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HIST 388, Great Personalities in Hist., Enlightenment Philosophers (Brown): Library Guides

Great Personalities in History: Enlightenment Philosophers

The Enlightenment - Primary Source Collections

Works by Rousseau in HathiTrust Digital Library

Works by Jefferson in HathiTrust Digital Library

Works by Paine in HathiTrust Digital Library

Works by Gibbon in HathiTrust Digital Library

Works by Diderot in HathiTrust Digital Library

Works by Montesquieu in HathiTrust Digital Library

Works by Locke in HathiTrust Digital Library

Works by Smith in HathiTrust Digital Library

Works by Voltaire in HathiTrust Digital Library

Works by Hume on HathiTrust Digital Library

Digital editions

Original printings and early reprints

  • Find in rare book rooms or digitized in databases like Eighteenth Century Collections Online
  • Variations are common even within the same printing
  • Books or pamphlets sold by booksellers 

Nineteenth century editions

  • Find in libraries or freely available online (Hathi Trust, Project Gutenberg, Internet Archive)
  • Out of copyright if published before 1923
  • Translators and editors may or may not be identified; may or may not document their editorial choices

Home library series editions

  • Find in libraries or freely available online (Hathi Trust, Project Gutenberg, Internet Archive)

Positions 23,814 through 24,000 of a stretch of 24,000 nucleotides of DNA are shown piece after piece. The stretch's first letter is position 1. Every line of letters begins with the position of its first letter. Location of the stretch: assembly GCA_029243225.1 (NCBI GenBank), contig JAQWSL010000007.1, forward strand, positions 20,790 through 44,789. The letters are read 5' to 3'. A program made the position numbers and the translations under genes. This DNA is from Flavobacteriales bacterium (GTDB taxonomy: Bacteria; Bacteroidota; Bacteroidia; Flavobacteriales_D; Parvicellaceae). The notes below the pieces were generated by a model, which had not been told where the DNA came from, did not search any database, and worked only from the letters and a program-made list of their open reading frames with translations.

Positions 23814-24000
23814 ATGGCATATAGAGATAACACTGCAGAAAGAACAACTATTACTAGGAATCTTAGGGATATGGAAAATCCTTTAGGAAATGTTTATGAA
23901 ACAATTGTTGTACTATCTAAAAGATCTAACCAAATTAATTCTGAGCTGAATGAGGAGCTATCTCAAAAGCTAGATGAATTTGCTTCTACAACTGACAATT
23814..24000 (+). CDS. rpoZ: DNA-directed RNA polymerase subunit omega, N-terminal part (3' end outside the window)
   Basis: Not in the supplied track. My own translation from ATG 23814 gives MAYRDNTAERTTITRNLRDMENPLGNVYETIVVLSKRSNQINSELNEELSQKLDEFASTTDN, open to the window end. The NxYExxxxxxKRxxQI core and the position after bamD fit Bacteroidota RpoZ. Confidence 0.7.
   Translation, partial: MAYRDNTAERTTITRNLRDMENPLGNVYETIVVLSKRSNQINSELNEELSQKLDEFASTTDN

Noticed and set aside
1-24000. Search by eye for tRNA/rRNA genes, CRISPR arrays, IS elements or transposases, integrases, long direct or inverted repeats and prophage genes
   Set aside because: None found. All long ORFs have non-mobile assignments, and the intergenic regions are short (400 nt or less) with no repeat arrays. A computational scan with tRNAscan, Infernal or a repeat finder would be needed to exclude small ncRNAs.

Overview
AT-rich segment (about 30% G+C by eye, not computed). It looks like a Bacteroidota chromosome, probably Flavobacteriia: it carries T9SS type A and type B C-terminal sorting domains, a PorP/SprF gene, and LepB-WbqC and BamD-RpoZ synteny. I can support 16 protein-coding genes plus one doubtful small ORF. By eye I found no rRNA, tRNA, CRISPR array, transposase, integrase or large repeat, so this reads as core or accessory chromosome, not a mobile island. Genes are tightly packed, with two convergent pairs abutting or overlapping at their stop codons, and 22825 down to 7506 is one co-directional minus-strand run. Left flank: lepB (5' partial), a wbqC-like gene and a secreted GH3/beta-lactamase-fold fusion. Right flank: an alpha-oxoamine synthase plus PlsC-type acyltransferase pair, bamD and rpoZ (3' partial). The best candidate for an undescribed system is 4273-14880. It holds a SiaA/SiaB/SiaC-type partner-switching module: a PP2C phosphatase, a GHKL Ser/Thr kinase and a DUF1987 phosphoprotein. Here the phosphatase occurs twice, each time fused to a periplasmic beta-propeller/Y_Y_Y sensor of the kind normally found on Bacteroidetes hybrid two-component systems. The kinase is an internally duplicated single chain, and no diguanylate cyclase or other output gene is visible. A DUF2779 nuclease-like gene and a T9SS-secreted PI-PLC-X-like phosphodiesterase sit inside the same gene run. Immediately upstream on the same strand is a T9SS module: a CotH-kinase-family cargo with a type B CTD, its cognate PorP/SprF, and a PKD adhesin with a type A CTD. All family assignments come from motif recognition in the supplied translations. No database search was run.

• 19th and 20th century, usually with fancy bindings
  • Readable translations for a popular audience - usually abridged or condensed

20th century 'standard' editions

  • Widely owned by libraries and individuals - publishers include Modern Library (American), Everyman's Library (British)
  • Bindings look similar to others in the series
  • For some authors and works, these editions are widely cited in early-mid 20th century scholarship

Scholarly editions

  • Almost always 20th or 21st century
  • Editor and translator are named and are well known academic authorities
  • Always include extensive notes, introductory essays, description of methods used
  • Usually published by university press 


The full text of letters and diary entries, often from works that have been previously published as books containing collections of letters or diaries. Use the Browse indexes to find works about specific historical or life events.

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Reference Books

Journal Articles and Book Reviews

(note that you can search all of these databases at the same time by going into any one and using the Choose Databases option to add others)


Enlightenment: a very short introduction

Call Number: Lied Library Book Stacks B802 .R63 2015